The 2009 Monetary Stimulus in China

Kaiji Chen, Patrick Higgins, Daniel F. Waggoner, Tao Zha
Mar 21, 2018
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Massive monetary injections occurred in 2009Q1-Q4 as a result of a drastic change in monetary policy causing an unprecedented credit expansion in 2009-2011, which stimulated economic growth in the short-run. New credit was disproportionately allocated to real estate and its supporting heavy industries and fueled a sharp rise in land prices.The long-lasting consequence of this monetary stimulus resulted in a twin problem facing China: the high investment-to-GDP and debt-to-GDP ratios.

In the aftermath of the 2008 global financial crisis, central banks around the world (Federal Reserve System, European Central Bank, Bank of Japan, and People’s Bank of China) initiated a massive monetary stimulus in an attempt to combat the crisis and rescue their sagging economies. What are the consequences of such an unusual change of monetary policy on the banking system and the real economy? A rigorous assessment of such consequences is challenging as it involves two distinctive prerequisites. First, one must identify this unusual change of monetary policy from the normal policy course. Second, one needs to quantify the monetary transmission channel through which the identified policy change influences the banking system and the real economy.

In the empirical macroeconomics literature, these two prerequisite tasks are simultaneously undertaken by building up a dynamic multivariate system describing both monetary policy and the rest of the economy (Leeper et al. 1996 and Christiano et al. 1999). Technically, such a system is often expressed in the form of a structural vector autoregression (SVAR). The SVAR framework is developed to answer the question of how much of the observed economic fluctuation is caused by the monetary stimulus — a stimulus initiated by massive monetary injections. This causation analysis allows researchers to disentangle a policy change itself from the effect of such a change.

Cause and Effect of the 2009 Monetary Stimulus

In November 2008, the State Council of China announced a plan to invest 4 trillion RMB in the economy over the two-year period from 2009Q1 to 2010Q4 in an attempt to stem the sharp fall of GDP growth. Based on this announced plan, 2009Q1-2010Q4 is often viewed as a period of change in China’s monetary policy. This casual characterization of a policy change turns out to be inaccurate. The Chinese government’s 4 trillion RMB stimulus plan was not even close to its actual contribution. Most monetary injections occurred in 2009Q1-Q4. M2 increased by 4.2 trillion RMB in 2009Q1 alone and by a total of 11.5 RMB trillion during the 2009Q1-Q3 period. These crucial quarters of massive monetary injections observed in the data are indeed identified by the econometric framework of Chen et al (2017) as a switch in the monetary policy regime, which is a source or cause of the economic stimulation. This change in monetary policy played the most conspicuous role in the implementation of the government’s stimulus plan.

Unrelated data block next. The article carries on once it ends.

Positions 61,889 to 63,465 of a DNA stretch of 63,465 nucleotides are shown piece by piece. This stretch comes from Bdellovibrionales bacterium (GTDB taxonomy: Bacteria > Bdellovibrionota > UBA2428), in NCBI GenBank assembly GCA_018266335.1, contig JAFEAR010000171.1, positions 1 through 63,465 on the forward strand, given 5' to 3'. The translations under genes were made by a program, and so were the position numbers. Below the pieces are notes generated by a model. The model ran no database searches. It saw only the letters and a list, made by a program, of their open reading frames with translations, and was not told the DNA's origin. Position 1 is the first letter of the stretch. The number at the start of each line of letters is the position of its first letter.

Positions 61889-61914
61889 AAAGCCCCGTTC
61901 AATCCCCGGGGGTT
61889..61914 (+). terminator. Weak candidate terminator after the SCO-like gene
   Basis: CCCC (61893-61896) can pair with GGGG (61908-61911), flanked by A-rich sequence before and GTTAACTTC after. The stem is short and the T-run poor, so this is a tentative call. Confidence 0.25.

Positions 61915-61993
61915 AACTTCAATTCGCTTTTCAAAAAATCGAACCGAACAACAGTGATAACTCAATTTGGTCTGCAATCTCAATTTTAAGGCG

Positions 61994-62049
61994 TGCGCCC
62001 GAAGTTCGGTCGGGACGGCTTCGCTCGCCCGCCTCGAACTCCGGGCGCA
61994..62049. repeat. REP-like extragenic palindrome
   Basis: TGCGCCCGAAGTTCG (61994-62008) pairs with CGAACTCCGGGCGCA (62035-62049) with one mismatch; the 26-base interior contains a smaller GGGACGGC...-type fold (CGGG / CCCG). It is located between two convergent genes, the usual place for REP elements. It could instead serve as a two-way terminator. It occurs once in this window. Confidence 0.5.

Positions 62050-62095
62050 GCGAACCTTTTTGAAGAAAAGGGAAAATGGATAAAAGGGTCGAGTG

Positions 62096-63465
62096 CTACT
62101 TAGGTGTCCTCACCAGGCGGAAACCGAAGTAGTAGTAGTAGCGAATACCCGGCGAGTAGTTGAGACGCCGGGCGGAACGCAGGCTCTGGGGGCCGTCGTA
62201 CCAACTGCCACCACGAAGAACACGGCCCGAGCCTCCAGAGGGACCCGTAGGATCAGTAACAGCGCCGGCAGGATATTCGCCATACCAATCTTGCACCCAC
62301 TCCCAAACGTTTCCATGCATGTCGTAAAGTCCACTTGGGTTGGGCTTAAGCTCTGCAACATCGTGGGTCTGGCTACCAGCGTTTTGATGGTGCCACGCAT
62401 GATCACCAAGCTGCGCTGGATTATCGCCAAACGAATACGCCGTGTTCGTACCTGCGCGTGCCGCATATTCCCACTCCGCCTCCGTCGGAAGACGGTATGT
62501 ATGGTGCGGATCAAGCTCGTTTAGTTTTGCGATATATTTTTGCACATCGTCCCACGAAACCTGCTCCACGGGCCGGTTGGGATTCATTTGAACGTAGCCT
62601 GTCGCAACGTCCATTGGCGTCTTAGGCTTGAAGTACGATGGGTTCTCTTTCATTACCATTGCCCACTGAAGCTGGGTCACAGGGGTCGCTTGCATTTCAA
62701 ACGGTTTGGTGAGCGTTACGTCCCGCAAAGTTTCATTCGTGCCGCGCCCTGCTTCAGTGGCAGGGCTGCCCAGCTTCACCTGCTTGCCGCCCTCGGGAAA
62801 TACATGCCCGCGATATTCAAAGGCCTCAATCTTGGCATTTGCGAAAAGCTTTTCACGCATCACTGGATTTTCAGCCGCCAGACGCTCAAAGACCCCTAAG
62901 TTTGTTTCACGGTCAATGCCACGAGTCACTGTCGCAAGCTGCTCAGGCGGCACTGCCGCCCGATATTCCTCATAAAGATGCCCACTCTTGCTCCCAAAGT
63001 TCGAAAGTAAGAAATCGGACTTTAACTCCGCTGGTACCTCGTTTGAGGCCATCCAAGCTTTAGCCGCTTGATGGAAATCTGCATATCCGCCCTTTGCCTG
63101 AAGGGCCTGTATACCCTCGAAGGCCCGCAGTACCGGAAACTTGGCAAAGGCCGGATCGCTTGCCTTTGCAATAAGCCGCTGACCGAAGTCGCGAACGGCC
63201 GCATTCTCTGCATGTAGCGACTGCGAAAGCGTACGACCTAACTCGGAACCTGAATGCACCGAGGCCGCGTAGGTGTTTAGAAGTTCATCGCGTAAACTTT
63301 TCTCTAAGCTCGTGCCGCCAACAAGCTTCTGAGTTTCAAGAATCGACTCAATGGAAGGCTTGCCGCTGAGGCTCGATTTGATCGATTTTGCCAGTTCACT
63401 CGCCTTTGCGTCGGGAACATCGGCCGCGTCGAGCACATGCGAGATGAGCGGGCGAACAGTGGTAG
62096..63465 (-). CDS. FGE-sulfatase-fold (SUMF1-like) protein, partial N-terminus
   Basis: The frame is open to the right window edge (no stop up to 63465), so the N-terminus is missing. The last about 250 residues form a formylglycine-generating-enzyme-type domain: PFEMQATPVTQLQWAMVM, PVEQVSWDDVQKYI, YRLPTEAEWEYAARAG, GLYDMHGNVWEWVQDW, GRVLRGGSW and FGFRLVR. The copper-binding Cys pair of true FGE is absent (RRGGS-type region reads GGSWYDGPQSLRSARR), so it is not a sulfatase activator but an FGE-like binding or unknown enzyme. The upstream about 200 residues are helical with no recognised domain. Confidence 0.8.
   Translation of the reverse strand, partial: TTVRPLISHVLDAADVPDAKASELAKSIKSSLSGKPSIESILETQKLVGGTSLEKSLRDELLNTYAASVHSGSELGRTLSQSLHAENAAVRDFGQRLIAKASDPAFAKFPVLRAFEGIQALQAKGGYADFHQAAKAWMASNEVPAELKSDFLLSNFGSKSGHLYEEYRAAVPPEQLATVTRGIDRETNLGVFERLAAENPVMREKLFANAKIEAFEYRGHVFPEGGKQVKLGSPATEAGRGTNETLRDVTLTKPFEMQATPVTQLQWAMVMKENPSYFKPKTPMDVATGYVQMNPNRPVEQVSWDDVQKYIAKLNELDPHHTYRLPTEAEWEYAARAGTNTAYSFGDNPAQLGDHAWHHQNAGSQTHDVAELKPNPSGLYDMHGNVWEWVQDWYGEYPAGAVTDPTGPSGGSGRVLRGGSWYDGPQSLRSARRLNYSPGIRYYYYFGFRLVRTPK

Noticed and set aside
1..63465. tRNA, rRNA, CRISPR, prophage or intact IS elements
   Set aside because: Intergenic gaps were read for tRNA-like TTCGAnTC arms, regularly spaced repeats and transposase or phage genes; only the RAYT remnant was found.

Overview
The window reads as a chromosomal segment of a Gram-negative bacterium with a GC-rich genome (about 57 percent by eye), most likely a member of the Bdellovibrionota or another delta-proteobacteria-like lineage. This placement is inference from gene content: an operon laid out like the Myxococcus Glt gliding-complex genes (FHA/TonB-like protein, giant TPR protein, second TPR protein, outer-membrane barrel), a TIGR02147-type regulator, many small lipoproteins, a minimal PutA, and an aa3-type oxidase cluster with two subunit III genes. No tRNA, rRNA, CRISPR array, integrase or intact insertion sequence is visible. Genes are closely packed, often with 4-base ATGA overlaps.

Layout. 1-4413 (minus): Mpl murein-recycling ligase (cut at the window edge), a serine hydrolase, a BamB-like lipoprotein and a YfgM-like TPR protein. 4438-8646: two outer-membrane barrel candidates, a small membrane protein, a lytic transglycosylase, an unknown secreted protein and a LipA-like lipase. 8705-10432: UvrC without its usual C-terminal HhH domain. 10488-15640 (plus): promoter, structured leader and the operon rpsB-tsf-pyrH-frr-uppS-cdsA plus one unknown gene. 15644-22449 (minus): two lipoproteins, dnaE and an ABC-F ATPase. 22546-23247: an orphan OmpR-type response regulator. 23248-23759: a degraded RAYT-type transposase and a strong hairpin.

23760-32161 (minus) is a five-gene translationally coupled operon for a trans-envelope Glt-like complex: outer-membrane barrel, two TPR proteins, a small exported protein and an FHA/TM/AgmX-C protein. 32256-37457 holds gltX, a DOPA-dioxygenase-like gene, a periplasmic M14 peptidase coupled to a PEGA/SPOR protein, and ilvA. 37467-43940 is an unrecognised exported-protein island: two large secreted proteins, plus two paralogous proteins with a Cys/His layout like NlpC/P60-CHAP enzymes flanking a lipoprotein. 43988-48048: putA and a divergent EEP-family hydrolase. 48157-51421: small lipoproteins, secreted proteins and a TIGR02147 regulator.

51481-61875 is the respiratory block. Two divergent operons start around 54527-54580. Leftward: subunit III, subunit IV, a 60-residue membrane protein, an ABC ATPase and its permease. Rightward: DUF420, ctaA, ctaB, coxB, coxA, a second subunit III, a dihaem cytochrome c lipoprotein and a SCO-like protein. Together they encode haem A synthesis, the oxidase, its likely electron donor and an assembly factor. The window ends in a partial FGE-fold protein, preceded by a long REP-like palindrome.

Figure 1 displays the actual M2 growth path versus the counterfactual M2 growth path. The counterfactual path is computed by assuming that monetary policy did not switch to a new regime so that M2 growth remained at 15 percent instead of rising consecutively to 25 percent in 2009Q3. If the People’s Bank of China (PBC) had not changed its policy by drastically increasing the M2 supply in 2009Q1-Q3, M2 growth would have hovered around 15 percent for the next two years (the circle line in the figure). Although a change in monetary policy took place only in 2009Q1-Q3, the effects of this monetary policy change lasted beyond the stimulus period. From the difference between the actual and counterfactual paths in Figure 1, one can see that the actual M2 growth rates in all subsequent periods from 2009Q4 are higher than those on the counterfactual path. Quantifying such a cause and effect analysis is possible within the econometric framework of Chen et al. (2017) because the framework allows one to separate a change in monetary policy from the effect of this change.

Figure 1


Actual and counterfactual historical paths of M2 year-over-year (y/y) growth rates. The shaded bar marks the period of 2009Q1-2009Q3 during which a switch of monetary policy to a more aggressive stimulation is identified by the econometric model. The counterfactual path assumes that monetary policy had not changed during this stimulation period.